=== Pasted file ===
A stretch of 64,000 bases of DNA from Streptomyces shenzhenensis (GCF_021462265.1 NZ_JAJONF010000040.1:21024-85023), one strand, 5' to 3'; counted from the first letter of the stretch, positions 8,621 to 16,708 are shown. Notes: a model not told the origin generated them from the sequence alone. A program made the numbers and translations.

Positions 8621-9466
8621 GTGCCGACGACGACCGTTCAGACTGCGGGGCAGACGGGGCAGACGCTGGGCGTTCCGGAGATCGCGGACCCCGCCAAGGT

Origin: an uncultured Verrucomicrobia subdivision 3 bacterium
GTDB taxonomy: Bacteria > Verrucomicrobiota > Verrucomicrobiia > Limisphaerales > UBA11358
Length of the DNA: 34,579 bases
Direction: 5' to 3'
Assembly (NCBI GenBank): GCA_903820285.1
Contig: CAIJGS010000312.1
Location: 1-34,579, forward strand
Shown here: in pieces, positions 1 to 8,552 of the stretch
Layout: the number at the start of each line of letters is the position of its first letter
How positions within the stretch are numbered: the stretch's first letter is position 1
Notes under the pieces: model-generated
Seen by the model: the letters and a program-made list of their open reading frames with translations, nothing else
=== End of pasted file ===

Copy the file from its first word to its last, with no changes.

A stretch of 64,000 bases of DNA from Streptomyces shenzhenensis (GCF_021462265.1 NZ_JAJONF010000040.1:21024-85023), one strand, 5' to 3'; counted from the first letter of the stretch, positions 8,621 to 16,708 are shown. Notes: a model not told the origin generated them from the sequence alone. A program made the numbers and translations.

Positions 8621-9466
8621 GTGCCGACGACGACCGTTCAGACTGCGGGGCAGACGGGGCAGACGCTGGGCGTTCCGGAGATCGCGGACCCCGCCAAGGT

Origin: an uncultured Verrucomicrobia subdivision 3 bacterium
GTDB taxonomy: Bacteria > Verrucomicrobiota > Verrucomicrobiia > Limisphaerales > UBA11358
Length of the DNA: 34,579 bases
Direction: 5' to 3'
Assembly (NCBI GenBank): GCA_903820285.1
Contig: CAIJGS010000312.1
Location: 1-34,579, forward strand
Shown here: in pieces, positions 1 to 8,552 of the stretch
Layout: the number at the start of each line of letters is the position of its first letter
How positions within the stretch are numbered: the stretch's first letter is position 1
Notes under the pieces: model-generated
Seen by the model: the letters and a program-made list of their open reading frames with translations, nothing else